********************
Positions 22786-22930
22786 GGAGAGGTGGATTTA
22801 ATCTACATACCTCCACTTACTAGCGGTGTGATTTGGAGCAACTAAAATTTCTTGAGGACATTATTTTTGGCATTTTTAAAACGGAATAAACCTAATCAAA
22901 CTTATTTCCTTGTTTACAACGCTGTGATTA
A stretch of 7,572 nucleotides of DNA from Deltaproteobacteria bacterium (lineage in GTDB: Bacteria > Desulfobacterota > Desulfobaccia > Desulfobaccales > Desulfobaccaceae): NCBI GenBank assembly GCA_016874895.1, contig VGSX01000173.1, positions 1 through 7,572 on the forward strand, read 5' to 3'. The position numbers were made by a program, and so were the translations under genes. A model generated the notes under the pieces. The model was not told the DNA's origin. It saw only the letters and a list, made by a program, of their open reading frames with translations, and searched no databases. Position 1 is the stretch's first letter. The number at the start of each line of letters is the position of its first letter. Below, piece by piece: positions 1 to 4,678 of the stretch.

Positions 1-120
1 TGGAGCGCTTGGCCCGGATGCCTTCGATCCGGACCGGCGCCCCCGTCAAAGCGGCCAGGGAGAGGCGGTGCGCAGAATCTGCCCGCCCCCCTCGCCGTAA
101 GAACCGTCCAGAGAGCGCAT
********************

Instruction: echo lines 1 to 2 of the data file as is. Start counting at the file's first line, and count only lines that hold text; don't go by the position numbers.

Positions 22786-22930
22786 GGAGAGGTGGATTTA